In November 2013, we gave our first live underwater dance performance for an audience of humans and wild dolphins.

“Angle of Refraction” was an experiment to see if we could produce a live event that offers an immersive experience, just as we do for our film audiences. Our intent was also to share with the local community the work we do (without dolphins) to train and prepare for our on-camera improvisations with wild dolphins. It was a kind of ‘thank you’ to the humans who are always so welcoming to us, and who are so attentive to making this location a safe place for the dolphins.

An audience of snorkelers watched “Angle of Refraction” from the surface. For 20 minutes, the dancers (Kathleen Fisher, Chisa Hidaka, Yuki Kusachi, Jillian Rutledge and Kayoko Sawamura) repeatedly dove down 30 feet or more, spiraling, arcing and dancing our way up the water column in duets, trios and finally a quintet.

And there was also a dolphin audience that gathered as the performance progressed, repeatedly passing by as if to check out what was going on. Their unexpected appearance was a delightful surprise. I wonder what they thought of the event?

Johanna, who was in the (human) audience for “Angle of Refraction” observes in the video that dancers were ‘blending in with Nature’ and that through them she was able to feel ‘so connected’. That’s exactly what we hope for our audiences.   Instead of showing humans standing uniquely separate (and above) all other creatures, we embrace the possibility of being an integral part of our ecosystem as we dance in the ocean’s depths.  The angle of refraction refers to the shift in perspective that Johanna experienced and that we wish to convey to all of our audiences.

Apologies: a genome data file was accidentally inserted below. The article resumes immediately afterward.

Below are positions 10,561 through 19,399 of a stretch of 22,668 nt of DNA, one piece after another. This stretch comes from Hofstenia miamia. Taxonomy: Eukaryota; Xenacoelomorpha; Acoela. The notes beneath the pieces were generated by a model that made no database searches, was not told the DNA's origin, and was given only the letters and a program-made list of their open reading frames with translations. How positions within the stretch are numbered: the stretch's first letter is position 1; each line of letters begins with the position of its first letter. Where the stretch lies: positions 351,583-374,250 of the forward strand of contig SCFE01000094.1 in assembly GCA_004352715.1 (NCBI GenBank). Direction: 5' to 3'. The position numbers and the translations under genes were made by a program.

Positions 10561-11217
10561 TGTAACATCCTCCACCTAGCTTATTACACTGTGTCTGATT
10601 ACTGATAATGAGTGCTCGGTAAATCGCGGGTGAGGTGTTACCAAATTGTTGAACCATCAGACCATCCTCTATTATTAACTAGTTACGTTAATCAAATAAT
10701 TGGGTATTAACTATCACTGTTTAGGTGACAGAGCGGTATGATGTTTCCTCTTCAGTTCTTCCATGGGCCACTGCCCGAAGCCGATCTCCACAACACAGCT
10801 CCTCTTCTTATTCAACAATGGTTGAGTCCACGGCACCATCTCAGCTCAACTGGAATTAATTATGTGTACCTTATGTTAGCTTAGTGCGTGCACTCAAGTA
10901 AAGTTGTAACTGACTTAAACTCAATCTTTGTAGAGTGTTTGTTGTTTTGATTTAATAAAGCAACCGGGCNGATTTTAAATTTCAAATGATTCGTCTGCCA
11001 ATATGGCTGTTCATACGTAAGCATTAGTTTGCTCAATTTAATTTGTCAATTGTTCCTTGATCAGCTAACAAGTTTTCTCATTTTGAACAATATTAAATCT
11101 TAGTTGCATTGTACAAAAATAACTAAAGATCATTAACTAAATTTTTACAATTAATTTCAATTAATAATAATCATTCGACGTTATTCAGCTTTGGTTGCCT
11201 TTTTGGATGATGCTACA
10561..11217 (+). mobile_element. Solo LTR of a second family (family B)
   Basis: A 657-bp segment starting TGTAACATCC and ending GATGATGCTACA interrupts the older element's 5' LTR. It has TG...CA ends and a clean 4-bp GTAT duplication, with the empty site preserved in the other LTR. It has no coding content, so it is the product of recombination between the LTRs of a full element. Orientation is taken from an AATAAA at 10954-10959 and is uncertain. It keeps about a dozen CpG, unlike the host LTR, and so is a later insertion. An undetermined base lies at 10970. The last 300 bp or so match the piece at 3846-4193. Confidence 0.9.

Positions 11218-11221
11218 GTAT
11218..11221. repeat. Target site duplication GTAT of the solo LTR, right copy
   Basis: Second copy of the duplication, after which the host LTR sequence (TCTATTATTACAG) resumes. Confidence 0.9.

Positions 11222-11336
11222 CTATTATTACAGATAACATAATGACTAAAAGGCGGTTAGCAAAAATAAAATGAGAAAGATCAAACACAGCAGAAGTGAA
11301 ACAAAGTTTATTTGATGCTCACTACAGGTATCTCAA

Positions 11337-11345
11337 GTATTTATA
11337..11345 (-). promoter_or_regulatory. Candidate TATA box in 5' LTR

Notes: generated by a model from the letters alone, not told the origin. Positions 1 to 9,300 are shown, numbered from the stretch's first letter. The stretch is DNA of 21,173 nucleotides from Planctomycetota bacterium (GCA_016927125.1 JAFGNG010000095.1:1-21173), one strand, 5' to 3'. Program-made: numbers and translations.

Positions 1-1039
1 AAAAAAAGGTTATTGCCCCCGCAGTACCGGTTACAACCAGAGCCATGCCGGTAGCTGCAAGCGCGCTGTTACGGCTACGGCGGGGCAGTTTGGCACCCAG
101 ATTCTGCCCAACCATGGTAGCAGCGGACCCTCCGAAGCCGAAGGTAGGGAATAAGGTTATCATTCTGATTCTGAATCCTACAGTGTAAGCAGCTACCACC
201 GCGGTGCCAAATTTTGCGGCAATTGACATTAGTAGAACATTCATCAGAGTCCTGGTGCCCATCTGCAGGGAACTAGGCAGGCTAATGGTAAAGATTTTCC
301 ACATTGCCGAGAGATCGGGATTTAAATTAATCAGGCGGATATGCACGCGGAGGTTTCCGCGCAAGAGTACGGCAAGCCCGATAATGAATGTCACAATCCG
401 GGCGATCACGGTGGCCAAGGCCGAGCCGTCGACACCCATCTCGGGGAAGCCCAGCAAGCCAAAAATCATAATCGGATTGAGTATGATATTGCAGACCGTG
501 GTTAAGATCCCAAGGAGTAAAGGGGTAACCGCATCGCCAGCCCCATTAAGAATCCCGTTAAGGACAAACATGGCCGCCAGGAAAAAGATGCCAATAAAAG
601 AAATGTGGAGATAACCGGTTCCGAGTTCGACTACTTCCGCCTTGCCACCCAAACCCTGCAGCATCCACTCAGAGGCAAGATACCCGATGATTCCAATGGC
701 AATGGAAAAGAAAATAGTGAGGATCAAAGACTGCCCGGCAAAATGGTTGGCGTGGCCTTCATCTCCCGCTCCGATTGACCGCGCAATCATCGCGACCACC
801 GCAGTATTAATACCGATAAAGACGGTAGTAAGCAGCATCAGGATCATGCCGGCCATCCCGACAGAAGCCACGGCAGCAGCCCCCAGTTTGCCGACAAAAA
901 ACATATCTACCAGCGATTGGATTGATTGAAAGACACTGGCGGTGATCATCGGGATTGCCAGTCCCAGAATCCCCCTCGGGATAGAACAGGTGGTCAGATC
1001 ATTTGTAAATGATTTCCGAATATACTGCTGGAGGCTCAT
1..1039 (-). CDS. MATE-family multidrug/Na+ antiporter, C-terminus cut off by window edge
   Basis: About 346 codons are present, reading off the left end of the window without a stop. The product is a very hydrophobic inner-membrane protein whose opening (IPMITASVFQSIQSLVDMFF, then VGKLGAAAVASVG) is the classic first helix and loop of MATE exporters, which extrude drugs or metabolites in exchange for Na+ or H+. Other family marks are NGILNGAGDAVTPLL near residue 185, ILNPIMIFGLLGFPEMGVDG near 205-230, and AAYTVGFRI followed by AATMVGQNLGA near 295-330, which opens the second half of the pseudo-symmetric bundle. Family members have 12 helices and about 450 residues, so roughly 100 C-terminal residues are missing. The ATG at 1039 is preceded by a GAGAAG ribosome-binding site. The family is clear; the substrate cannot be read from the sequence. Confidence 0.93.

In 2014, we returned our focus to developing our dance on film.

In our recent films, the camera actively participates in the movement, so the audience also feels the sensuous, fluid motion of an underwater dance. In this example there is an attentiveness to the camera work, just like the ‘physical listening’ the dancers use to discover the spirals and arcs we do to compliment those of our dance partners. This is how we use the ‘magic’ of film to bring the experience of dancing in the ocean, of relaxing the separation between what is human and what is ‘natural’, to distant audiences.

Isadora Duncan said, “You were once wild here. Don’t let them tame you.” And the call to be more ‘wild’ or more ‘natural’ has remained a strong thread in the works of modern and contemporary choreographers in America to this day.  We feel privileged to extend this lineage into the ocean, dancing in the deep.

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